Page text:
I saw a catalogue which had the cookbook associated with Jamie Oliver’s new show teaching you how to use leftovers to maximize the cost savings of using up everything you buy. This roast duck was a good example of how to do this. Served as a roast the first night, I then shredded the leftover meat and heated it up in the leftover glaze/sauce and served it with pancakes the next night. The following night I used the stock to make a buckwheat risotto, and the duck fat is in my fridge for making duck fat roast potatoes.

Crispy Roast Duck with Orange and Mustard Glaze
1 duck
1 cup red wine
1 cup water
4 cloves garlic, peeled and slightly crushed

1 tsp sumac
½ tsp caraway seeds
Generous amount of salt
1 tsp black pepper
4 sprigs thyme

2 teaspoons seeded mustard
4 tsp honey
¼ cup orange juice
1 teaspoons caraway seeds
1 tsp sumac
½ tsp salt

Prick the duck all over. Try not to prick it through the meat, you just want to open up the skin so the fat underneath can render out.

Pour a kettle of boiling water over the duck to tighten up the skin. Pat the duck as dry as possible using paper towels, then put it on a rack and stick it in the fridge for at least 1 hour.
Preheat the oven to 175 degrees C. Pat the duck dry again with paper towels. Rub a few tablespoons of salt on the inside and outside of the bird. Mix the rub ingredients together, and rub all over the duck and a little inside the cavity. Fill the cavity with the remainder of the thyme sprigs and the garlic cloves.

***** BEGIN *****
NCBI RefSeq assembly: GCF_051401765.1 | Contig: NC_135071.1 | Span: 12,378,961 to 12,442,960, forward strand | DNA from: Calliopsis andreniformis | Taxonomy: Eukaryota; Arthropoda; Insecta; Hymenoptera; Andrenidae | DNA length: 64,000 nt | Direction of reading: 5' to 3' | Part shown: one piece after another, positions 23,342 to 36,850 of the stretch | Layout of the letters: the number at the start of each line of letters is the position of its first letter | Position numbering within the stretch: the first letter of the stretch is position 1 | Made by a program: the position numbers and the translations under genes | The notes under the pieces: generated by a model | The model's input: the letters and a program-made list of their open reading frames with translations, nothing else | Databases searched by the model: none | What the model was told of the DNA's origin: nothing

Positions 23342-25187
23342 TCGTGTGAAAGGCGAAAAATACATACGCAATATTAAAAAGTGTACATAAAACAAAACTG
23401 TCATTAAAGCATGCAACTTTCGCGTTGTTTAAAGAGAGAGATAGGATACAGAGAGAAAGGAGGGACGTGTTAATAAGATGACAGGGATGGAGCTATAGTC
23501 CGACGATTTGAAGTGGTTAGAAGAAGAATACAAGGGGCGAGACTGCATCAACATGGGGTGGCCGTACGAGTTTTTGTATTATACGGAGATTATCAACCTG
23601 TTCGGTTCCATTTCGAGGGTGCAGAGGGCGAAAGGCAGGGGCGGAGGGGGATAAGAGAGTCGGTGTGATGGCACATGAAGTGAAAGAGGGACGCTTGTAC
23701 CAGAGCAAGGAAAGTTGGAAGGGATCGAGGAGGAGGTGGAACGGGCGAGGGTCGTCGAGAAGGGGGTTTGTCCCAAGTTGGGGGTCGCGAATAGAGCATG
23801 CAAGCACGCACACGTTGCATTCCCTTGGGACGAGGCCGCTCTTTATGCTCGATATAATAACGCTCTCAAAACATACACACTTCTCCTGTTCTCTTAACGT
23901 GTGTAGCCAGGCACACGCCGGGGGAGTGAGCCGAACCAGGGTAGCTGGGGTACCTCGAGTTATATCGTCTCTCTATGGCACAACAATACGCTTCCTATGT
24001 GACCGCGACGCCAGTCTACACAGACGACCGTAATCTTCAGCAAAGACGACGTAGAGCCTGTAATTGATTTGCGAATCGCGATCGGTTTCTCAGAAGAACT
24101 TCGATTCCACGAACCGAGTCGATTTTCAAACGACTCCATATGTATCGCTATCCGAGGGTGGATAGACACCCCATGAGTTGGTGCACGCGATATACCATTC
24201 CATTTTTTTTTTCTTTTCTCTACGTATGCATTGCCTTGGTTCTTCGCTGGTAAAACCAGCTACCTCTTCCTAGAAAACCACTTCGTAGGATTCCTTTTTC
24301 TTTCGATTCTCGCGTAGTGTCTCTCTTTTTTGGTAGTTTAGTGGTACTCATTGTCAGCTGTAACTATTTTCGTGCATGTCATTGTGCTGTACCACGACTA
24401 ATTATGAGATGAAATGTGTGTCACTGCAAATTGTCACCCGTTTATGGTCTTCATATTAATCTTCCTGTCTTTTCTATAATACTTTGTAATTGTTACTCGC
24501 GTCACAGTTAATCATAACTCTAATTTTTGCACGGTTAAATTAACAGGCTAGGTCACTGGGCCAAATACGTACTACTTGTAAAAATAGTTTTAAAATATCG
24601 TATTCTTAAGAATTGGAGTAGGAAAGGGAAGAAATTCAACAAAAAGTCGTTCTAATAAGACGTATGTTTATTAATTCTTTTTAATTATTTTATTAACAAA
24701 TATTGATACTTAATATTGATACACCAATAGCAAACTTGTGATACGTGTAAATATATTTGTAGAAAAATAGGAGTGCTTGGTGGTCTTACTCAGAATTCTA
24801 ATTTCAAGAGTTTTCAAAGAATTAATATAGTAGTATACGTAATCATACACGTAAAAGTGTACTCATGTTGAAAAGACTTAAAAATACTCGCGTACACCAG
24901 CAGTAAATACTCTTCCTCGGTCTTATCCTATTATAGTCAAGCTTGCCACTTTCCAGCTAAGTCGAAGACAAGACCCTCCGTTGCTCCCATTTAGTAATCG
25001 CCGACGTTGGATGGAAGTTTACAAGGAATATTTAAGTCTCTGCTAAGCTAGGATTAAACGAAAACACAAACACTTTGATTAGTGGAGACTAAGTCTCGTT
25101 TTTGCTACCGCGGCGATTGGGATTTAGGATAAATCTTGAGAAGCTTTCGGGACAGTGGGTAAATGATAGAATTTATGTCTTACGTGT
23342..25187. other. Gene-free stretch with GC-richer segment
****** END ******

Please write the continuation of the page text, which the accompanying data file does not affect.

Pour 1 cup of water and 1 cup wine in the bottom of a roasting pan with a wire rack and place the duck on the rack, breast-side up. You want the duck high in the pan so it doesn’t sit in the fat that renders out of it. Roast for about an hour. After an hour, when the bird has about 30 minutes left to go, make the glaze.

Add all of the ingredients to a small pot and simmer until reduced down to a sticky sauce. Baste the duck with the sauce, then return to the oven. Roast for a further 15 minutes, then baste again. After the remaining 15 minutes it should be ready, but prick the bird in  a thick part meat and if the juices run clear, it’s cooked through. Serve immediately so the skin stays crispy.